The Army plans to toughen its fitness tests for the first time in 30 years to make sure all soldiers have the strength, endurance and mobility for battle, adding exercises like running an obstacle course in full combat gear and dragging a body's weight.
Officials at Fort Jackson, a major Army training center, said Tuesday the new regimen would replace twice-a-year testing that focused on push-ups, sit-ups and a two-mile run. Trials are starting this month at eight bases and the plan could be adopted Army-wide after reviews later this year.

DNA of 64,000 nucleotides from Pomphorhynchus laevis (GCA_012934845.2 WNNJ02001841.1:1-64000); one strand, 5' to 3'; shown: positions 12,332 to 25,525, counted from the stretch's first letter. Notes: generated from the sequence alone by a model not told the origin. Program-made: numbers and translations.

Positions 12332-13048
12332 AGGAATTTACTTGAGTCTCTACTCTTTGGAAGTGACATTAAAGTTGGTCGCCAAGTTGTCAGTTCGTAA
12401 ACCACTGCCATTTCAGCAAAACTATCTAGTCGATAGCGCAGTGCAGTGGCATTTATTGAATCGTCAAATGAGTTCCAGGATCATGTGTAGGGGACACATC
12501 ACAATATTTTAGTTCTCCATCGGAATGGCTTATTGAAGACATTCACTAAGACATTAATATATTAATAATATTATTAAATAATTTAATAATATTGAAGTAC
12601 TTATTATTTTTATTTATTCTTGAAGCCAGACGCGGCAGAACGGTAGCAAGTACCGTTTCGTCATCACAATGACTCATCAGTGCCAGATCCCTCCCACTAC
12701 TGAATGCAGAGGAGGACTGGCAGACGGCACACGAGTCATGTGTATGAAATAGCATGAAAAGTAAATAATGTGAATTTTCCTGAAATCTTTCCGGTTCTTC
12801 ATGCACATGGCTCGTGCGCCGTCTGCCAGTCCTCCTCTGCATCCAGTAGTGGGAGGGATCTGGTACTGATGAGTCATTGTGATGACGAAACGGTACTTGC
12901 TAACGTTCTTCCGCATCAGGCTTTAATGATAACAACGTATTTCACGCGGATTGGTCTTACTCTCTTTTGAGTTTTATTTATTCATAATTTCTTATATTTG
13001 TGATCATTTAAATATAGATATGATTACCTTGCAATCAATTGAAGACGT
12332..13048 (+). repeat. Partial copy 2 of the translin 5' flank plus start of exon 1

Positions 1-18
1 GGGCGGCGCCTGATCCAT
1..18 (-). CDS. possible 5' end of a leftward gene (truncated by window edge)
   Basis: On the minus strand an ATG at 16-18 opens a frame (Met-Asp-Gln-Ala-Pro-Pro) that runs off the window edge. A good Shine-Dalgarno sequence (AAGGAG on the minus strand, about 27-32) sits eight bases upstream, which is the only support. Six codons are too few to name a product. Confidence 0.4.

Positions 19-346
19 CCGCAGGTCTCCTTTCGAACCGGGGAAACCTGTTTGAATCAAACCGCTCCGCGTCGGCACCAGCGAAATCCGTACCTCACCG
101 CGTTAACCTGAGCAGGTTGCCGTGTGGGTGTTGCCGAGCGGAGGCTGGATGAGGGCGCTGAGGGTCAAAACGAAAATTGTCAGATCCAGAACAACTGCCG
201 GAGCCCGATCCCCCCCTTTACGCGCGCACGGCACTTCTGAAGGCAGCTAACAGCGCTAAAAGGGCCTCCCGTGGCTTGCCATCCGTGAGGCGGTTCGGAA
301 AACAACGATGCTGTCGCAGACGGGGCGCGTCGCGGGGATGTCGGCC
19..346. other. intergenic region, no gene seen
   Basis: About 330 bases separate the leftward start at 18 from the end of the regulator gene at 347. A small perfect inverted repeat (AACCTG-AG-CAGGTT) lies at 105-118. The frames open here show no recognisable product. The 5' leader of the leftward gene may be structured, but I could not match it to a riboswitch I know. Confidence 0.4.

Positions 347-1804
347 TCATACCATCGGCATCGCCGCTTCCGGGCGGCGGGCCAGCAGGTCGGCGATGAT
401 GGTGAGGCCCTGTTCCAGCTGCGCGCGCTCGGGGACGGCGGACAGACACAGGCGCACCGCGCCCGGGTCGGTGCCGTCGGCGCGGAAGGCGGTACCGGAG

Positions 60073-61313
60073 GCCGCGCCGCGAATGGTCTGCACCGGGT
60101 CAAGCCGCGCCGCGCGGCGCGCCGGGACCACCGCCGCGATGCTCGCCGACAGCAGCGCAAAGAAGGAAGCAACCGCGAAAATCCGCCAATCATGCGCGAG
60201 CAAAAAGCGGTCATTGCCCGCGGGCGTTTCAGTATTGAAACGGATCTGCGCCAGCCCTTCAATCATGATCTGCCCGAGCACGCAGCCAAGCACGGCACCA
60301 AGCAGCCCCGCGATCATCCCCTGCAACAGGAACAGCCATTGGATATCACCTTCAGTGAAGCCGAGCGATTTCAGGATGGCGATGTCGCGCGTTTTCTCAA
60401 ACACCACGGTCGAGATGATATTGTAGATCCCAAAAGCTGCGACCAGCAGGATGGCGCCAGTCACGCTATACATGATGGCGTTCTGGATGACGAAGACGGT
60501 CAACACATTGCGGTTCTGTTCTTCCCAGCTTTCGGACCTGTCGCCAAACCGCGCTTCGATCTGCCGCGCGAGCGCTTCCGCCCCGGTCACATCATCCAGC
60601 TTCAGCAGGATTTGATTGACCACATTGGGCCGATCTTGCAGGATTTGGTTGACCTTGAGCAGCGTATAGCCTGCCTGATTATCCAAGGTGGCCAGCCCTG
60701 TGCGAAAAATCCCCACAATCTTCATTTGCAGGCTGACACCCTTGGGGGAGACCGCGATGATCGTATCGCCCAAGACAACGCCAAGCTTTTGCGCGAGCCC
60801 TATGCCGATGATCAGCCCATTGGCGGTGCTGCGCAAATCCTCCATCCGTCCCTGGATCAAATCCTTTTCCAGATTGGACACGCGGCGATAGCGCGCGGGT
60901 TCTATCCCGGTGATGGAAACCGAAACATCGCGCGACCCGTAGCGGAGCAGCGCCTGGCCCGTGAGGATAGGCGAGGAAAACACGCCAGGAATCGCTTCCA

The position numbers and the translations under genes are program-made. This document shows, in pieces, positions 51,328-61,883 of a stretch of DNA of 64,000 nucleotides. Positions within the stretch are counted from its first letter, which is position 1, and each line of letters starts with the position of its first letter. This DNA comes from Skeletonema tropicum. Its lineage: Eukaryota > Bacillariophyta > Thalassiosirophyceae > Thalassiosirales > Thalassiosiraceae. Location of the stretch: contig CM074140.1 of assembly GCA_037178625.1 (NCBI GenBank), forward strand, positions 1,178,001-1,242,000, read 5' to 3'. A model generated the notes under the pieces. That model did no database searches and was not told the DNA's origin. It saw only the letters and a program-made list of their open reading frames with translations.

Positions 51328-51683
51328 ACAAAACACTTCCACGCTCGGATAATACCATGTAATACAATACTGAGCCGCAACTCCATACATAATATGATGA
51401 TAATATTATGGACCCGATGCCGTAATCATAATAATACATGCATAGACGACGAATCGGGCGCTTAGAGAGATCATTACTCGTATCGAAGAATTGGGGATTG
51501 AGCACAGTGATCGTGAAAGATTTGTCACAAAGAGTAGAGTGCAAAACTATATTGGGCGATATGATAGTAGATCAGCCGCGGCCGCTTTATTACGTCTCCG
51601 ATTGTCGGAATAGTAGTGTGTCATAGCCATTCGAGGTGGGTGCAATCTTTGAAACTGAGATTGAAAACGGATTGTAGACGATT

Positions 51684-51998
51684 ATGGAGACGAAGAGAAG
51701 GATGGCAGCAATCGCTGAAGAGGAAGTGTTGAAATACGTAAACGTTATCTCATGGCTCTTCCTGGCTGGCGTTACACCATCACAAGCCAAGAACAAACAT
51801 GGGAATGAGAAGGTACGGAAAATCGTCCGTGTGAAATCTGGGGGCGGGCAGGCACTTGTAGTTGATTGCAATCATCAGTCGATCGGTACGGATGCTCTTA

The shift follows other Army efforts to overhaul training, improve diets and help older soldiers keep fit.
Lt. Gen. Mark Hertling, the head of Army training, said the fitness test had to be revamped because repetitive exercises like sit-ups don't translate into survival on the battlefield.
Unveiling the pilot to reporters, he said the service was also adopting lessons from Iraq and Afghanistan combat veterans who had to learn in the field to carry anywhere from 40 to 70 pounds of weapons and body armor.